It's not like John Schneider is embarrassed about his run as the dashing, daring Bo Duke on the 1980s smash TV hit The Dukes of Hazzard. He remembers those days fondly, and appreciates the show's loyal fans. He even gladly mugs for photos, flashing that warm smile when 40-something women—who idolized him as teens—approach him with their old Tiger Beat magazines, seeking an autograph and a hug.
Schneider, still ruggedly handsome at 52, is okay with all that. He just doesn't want that one TV gig, three decades ago, to define his entire career.
"Every time somebody starts out, 'You know him best from The Dukes of Hazzard,' I just want to strangle them," Schneider says with a laugh. "I did a couple of radio interviews recently, and one guy said, 'We got Bo Duke on the line!' So there I am, on live radio, and I said, 'Really? Is that right? That's who you have on the phone right now? I'll do 'Yee haw!' for you later, but right now, let's talk about October Baby.'"
So we won't begin this story with Schneider's days with the Dukes. (We don't want to get strangled.) We'd rather talk about October Baby anyway … and a handful of other faith-based, life-affirming films starring Schneider in recent months. And how, remarkably, several of those movies mirror his own journey.
Take October Baby, for starters. A surprise indie hit (made for a reported $1 million, it has earned more than $5 million in two months in limited release), the film stars Schneider as the father of a 19-year-old girl who learns that she is not only adopted, but the survivor of a botched abortion. Her quest to find her biological mother yields a story rife with forgiveness and healing.
As it turns out, Schneider's own family saga has some similarities to October Baby. Long before he met Elly, his wife of 19 years, she had been faced with a difficult choice of her own. When she got pregnant at 15, several people advised her to get an abortion. But she opted to have the baby, a girl named Mandy, and gave her up for adoption.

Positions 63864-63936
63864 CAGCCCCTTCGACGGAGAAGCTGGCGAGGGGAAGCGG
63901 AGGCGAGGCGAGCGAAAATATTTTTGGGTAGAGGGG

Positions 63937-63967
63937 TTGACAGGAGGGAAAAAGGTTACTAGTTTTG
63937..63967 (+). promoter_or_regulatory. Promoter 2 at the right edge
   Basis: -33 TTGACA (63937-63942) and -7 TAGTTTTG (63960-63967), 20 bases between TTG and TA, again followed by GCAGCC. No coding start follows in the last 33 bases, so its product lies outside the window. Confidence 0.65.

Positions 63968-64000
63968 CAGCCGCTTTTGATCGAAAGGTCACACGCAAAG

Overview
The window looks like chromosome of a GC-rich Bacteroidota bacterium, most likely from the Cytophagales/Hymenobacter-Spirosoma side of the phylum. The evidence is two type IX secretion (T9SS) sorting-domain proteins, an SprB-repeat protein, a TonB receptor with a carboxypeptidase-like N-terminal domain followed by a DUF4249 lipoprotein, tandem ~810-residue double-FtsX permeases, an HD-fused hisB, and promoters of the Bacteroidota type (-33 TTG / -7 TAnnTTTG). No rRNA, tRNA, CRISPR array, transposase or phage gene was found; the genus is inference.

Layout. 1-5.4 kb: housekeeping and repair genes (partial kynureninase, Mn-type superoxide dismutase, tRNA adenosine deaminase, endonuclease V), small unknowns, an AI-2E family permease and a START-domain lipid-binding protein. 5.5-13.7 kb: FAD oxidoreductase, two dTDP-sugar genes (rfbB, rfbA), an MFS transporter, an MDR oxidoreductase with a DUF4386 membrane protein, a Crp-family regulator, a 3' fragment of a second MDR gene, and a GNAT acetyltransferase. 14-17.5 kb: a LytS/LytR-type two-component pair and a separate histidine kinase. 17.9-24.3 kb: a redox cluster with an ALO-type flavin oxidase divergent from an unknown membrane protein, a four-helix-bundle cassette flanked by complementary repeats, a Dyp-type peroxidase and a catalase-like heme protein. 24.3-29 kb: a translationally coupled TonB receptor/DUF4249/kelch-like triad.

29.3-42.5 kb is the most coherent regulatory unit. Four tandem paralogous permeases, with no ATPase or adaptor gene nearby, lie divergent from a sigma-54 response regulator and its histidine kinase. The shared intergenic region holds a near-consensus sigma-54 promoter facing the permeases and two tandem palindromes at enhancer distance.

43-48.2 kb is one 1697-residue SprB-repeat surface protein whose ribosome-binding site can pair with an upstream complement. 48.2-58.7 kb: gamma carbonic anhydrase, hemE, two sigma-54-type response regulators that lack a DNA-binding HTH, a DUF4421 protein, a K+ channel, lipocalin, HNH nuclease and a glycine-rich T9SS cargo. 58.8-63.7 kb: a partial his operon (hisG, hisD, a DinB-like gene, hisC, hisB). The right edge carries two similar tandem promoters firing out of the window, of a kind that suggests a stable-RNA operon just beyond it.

Eighteen years later, while she and John were raising a couple of their own young children, Elly decided she wanted to reconnect with Mandy, but had no idea where to start. A few years later, after countless hours of research and digging, Elly found 21-year-old Mandy in Atlanta; mother and daughter reunited, and they have a strong bond today.
It gets even better: Mandy is now married, and recently had a baby of her own—John and Elly's first grandchild. "It's an amazing story, isn't it?" Schneider says, clearly marveling at how it turned out. "I think it's the coolest thing in the world."
He says he "applauds" his wife for "having the guts" to have a baby at the age of 15, when it "could not have been the popular thing to do" at that time. "But she made that choice," he says, "and gave that baby up for adoption, giving the gift of life to somebody else." Schneider says he and Elly—both Christians—are vocal proponents of "choosing life," of encouraging girls and young women who might otherwise abort to consider giving up their babies for adoption.
"I'm not a finger-pointer," Schneider says of his pro-life views. "But I think that taking that gift that God gives to you at the point of conception and throwing it away, it's a tremendous waste. It's the wrong thing to do with that gift. You have the right to do that wrong thing [by aborting]. But I offer up another choice: Adoption."
Four faith-based films
Schneider stars in another pro-life film called Doonby, slated for release sometime this fall. In that movie, he plays a mysterious drifter who visits a small town, somehow making all the people around him better. The pro-life theme emerges as a surprising twist near the end of the film; to say any more here would be a spoiler. But it's sort of like The Twilight Zone meets It's a Wonderful Life. (Tellingly, Doonby includes a small role with Norma McCorvey—who was "Jane Roe" in the 1973 Roe v. Wade Supreme Court decision that legalized abortion. McCorvey has since become a Christian and a voice for the pro-life movement.)